Funniest Comedy Decade Page 3

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Aaron

  • Sunday 20th January 2008, 8:13pm
  • Royal Berkshire, England
  • 68,244 posts

As I said previously, the pilot was produced in 1979.

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Eat My Shirts

  • Sunday 20th January 2008, 8:17pm
  • England
  • 693 posts
Quote: Aaron @ January 20, 2008, 3:02 PM

You're all odd in the head! As good as some of the 90s stuff may be, look at the 70s! Fawlty Towers, Blackadder, Steptoe and Son, Dad's Army, Are You Being Served?, The Fall and Rise of Reginald Perrin, Rising Damp, Porridge, Open All Hours, Sykes, The Goodies, Some Mothers Do 'Ave 'Em, Whatever Happened to the Likely Lads?, Monty Python's Flying Circus, The Two Ronnies, The Morecambe and Wise Show, and many maaaany more. Come on. Just look at some of those titles - and they're almost entirely just TV sitcoms! As good as Jeeves and Wooster, Father Ted et al are, there's really no comparison at all! Nineties are a reasonably close second yes, but come on, just look at some of those titles!

You forgot Mind Your Language!!!!!

Pirate

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Aaron

  • Sunday 20th January 2008, 8:29pm [Edited]
  • Royal Berkshire, England
  • 68,244 posts

And those I listed are only the ones which are reasonably well remembered. Dozens more which were huge at the time but not so trendy now. Mind Your Language, Please Sir!, Only When I Laugh, Terry and June, Father, Dear Father, All Gas and Gaiters, Oh, Brother!, Benny Hill, Oh, Father!, On the Buses, Bless This House, George and Mildred, Man About The House, Robin's Nest, Nearest and Dearest, Not The Nine O'Clock News, and of course the world's longest running sitcom, Last of the Summer Wine.

Quote: Eat_My_Shirts @ January 20, 2008, 3:17 PM

You forgot Mind Your Language!!!!!

Pirate

Slightly ahead of you there! *points up* ^ :)

Quote: Aaron @ January 20, 2008, 3:13 PM

As I said previously, the pilot was produced in 1979.

Hmmm... Interesting. I've just read elsewhere that it was made in 1982. Ok, well since there's some confusion, I'll retract the Blackadder specifically, but raise you The Secret Policeman's Balls, and as it started in early 1980, I reckon I can count Yes Minister in there too. Pleased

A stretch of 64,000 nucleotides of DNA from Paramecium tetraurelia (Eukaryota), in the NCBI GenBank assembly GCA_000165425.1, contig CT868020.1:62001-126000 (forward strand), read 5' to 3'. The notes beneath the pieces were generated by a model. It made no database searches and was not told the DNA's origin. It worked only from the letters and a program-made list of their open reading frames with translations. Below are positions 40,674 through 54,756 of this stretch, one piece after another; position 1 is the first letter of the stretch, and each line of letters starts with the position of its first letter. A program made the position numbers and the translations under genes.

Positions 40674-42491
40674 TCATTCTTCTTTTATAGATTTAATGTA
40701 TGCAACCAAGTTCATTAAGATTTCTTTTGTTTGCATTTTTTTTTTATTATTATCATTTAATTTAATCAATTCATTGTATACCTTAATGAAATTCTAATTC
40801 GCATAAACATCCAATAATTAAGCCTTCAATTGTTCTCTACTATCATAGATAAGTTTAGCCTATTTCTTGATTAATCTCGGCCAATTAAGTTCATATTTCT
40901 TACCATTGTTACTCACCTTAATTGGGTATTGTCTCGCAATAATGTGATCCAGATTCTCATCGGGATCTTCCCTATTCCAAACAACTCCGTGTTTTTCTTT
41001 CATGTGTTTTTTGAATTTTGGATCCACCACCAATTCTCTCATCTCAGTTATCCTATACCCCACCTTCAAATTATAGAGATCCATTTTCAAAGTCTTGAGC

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zooo

  • Sunday 20th January 2008, 9:22pm [Edited]
  • United Kingdom
  • 69,174 posts

All the decades have some amazing output, and yes the 70s produced a lot of sitcoms, but it's not quantity over quality!
The decade that speaks to me personally the most is still the 90s.

As much as people say Vic & Bob were influenced by Morcambe & Wise, I don't really agree, I think they and Lee & Herring feel completely original.
People in their thirties often say the The Young Ones felt like it was made specifically for them, and that's how I feel about the best stuff of the 90s.

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Chappers

  • Sunday 20th January 2008, 10:02pm
  • Surreyish., England
  • 30,029 posts

Actually thinking about it the best decade will be the 2010's when my stuff gets aired - and everybody else here.

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Aaron

  • Sunday 20th January 2008, 10:22pm
  • Royal Berkshire, England
  • 68,244 posts
Quote: zooo @ January 20, 2008, 4:22 PM

All the decades have some amazing output, and yes the 70s produced a lot of sitcoms, but it's not quantity over quality!

But in the 70s, quantity came with quality. :)

Quote: zooo @ January 20, 2008, 4:22 PM

As much as people say Vic & Bob were influenced by Morcambe & Wise, I don't really agree

I'm pretty sure I've heard/seen them say that themselves, but ok.

70s still wins by a mile. A few shows by one or two double acts doesn't come close to what the 70s offered.

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zooo

  • Sunday 20th January 2008, 10:30pm [Edited]
  • United Kingdom
  • 69,174 posts
Quote: Aaron @ January 20, 2008, 5:22 PM

I'm pretty sure I've heard/seen them say that themselves, but ok.

Yeah, I think you're right! I still disagree with them though. What do they know?

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Matthew Stott

  • Sunday 20th January 2008, 10:42pm [Edited]
  • Yemen
  • 19,296 posts